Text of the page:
How to plan your Midwest perennial garden like a pro

June arrives this week. For many years now, June has been designated as “Perennial Garden Month” by the Perennial Plant Association. The reasoning for this designation is described this way by the association: “After the mad rush of spring planting and garden maintenance, it is a relief to take a more leisurely, yet studied, approach to the perennial garden during the month of June.”

I completely agree with this sentiment. May is a mad rush in the garden centers. Most shoppers are coming in for the flowers they already know they want: the annuals. Most of the time they are buying the same ones, year after year, because they have been successful with them. Success is always a great strategy.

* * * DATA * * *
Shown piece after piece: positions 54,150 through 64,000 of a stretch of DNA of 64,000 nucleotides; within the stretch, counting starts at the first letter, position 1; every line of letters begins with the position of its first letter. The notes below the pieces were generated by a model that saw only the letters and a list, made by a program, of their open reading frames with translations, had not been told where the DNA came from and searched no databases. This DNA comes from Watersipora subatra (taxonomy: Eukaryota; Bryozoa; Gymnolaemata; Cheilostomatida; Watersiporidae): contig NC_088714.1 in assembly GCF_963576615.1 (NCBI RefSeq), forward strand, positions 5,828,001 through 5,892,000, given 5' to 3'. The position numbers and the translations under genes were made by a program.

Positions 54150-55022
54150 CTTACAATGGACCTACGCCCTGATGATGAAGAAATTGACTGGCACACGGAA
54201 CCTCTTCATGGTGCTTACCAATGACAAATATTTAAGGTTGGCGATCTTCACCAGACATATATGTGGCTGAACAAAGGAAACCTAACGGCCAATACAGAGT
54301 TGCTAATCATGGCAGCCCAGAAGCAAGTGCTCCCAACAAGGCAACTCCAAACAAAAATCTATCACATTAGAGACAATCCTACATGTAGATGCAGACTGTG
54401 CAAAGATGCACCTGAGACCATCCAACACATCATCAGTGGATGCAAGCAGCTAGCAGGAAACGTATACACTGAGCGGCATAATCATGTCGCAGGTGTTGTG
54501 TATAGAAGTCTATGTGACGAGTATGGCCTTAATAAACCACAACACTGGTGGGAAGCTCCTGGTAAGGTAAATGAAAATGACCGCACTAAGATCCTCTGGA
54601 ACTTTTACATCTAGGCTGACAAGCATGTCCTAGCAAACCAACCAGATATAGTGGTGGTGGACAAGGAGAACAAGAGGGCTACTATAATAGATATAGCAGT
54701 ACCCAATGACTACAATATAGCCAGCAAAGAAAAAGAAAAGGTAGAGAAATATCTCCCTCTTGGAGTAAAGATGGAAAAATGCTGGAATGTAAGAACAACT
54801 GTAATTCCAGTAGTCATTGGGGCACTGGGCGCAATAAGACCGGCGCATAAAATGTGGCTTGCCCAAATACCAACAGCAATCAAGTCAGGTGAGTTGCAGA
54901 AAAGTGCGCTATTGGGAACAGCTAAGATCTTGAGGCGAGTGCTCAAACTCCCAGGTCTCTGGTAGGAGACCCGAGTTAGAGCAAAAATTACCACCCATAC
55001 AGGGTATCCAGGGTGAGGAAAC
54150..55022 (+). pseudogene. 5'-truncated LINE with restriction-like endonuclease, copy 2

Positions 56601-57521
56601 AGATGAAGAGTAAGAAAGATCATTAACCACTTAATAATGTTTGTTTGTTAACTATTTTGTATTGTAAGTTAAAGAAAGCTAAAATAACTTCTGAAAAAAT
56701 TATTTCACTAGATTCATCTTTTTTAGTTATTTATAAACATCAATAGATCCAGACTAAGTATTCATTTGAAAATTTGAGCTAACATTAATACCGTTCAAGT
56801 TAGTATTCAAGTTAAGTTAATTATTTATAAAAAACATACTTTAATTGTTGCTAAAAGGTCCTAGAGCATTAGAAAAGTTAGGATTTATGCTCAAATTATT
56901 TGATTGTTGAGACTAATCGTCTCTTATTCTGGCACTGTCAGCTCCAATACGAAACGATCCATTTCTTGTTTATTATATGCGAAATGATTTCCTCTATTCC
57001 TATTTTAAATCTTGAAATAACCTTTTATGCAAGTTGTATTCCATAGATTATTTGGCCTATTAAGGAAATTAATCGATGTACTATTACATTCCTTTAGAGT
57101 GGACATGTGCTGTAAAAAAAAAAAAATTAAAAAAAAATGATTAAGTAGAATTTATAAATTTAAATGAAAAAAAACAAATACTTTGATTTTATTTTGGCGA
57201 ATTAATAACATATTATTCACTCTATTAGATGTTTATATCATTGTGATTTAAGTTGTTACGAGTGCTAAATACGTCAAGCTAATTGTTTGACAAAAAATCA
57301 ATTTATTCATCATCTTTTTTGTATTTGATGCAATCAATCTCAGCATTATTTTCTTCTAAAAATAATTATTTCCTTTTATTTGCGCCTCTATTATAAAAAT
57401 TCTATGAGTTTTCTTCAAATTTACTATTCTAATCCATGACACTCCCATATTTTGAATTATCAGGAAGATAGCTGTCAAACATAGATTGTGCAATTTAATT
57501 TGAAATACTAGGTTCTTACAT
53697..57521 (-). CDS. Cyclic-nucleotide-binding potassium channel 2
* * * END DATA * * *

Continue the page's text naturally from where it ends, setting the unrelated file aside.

Before we go any further, I should clarify the difference between annuals and perennials. Perennials are the flowering plants that are hardy enough to survive our winters. The top parts of the plants die back to the ground during the fall. The roots survive and produce a new plant the following spring.